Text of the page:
The service has the potential to change the relationship between the BBC and its audience. By recognising user-generated work it will extend the audience experience from viewing (broadcasting) and interactivity (Web) to co-creation.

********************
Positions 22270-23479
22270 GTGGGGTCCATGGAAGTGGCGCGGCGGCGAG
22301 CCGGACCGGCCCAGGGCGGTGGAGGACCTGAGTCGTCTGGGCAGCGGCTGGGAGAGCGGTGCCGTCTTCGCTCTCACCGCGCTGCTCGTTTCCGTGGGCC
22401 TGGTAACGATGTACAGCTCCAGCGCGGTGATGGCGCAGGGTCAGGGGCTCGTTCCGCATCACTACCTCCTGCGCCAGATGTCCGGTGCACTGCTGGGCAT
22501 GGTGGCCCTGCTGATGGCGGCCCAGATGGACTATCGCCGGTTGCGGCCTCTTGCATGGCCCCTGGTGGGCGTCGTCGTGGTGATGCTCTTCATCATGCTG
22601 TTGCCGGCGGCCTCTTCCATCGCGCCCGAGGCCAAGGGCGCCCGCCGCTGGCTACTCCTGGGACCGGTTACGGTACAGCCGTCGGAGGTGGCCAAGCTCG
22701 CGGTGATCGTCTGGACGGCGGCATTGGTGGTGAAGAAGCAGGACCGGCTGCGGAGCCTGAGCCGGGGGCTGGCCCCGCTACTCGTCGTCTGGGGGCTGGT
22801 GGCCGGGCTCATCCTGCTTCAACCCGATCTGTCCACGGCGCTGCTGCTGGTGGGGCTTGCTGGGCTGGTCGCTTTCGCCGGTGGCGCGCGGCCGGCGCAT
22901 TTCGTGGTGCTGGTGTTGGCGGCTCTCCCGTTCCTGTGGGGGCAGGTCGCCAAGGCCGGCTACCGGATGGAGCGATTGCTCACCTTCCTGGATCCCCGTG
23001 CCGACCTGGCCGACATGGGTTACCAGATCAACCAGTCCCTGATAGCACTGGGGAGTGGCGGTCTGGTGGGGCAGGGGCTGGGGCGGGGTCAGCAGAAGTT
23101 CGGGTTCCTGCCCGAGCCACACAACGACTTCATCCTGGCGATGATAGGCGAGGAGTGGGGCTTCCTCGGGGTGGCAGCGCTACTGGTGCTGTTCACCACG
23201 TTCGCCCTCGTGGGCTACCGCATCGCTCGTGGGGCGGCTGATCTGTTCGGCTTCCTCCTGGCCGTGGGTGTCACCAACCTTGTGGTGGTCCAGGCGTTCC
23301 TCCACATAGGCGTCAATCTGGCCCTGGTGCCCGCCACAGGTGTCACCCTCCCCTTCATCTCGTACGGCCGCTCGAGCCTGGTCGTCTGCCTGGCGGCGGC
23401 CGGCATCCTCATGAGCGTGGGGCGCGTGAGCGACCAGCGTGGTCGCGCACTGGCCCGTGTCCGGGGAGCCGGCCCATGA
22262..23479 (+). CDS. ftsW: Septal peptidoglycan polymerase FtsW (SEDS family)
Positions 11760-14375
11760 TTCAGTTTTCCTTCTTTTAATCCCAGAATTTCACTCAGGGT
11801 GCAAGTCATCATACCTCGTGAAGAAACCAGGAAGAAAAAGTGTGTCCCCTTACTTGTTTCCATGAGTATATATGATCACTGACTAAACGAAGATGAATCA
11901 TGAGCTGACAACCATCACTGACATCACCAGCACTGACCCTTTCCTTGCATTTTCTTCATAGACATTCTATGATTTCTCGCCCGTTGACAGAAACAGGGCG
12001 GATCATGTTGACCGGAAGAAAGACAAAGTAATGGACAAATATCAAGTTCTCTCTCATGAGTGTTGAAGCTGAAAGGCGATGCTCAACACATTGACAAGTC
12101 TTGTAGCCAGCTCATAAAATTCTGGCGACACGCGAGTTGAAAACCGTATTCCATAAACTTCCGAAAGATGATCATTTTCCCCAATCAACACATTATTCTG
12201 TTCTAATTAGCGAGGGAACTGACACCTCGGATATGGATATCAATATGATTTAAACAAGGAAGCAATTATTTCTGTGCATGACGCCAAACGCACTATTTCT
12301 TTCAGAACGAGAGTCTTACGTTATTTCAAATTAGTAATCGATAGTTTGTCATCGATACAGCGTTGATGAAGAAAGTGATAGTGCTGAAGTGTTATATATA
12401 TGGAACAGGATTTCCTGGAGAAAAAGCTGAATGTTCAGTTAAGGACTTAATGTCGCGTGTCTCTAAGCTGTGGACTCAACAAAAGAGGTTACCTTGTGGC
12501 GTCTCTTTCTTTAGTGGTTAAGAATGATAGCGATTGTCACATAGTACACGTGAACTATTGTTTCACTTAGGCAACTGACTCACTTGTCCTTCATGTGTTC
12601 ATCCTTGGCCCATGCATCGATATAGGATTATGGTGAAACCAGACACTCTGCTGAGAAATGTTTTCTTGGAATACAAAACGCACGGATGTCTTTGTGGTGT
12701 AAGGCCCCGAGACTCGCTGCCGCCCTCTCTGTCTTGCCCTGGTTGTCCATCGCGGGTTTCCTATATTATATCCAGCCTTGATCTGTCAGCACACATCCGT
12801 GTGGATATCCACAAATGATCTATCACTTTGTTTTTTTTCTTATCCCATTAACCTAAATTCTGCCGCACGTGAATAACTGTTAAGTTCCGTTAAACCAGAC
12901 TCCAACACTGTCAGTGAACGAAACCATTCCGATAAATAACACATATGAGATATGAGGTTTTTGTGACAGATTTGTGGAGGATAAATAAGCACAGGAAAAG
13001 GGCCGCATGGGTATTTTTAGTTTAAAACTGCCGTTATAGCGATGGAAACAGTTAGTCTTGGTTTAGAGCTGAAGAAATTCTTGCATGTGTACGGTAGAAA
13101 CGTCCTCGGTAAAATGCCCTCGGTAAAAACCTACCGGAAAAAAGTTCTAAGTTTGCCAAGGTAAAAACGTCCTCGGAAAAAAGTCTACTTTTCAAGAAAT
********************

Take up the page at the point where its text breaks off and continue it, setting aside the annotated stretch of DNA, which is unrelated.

In this way, the Creative Archive  Licence will provide a legal framework for the integration of moving images and audio into home use: for pleasure, for creativity and for learning. It has been inspired by the Creative Commons movement  which offers a 'third way' between full public domain and 'all rights reserved'. As with Creative Commons, the Creative Archive Licence recognises and preserves copyright, but releases the opportunity to engage in non-commercial sharing and integration into personal derived work. The Creative Archive Licence has been adapted to fit the specific requirements of broadcasters, media producers and curators of film, television and audio collections. It allows the downloading of media to the user's hard drive 'to copy and/or Share the Work and/or create, copy and/or Share Derivative Works on any platform in any media.' Besides the prohibition on commercial use, the user must Share Alike under the same terms, credit the owners and contributors, treat the content with respect (No Endorsement) and restrict its distribution to the UK.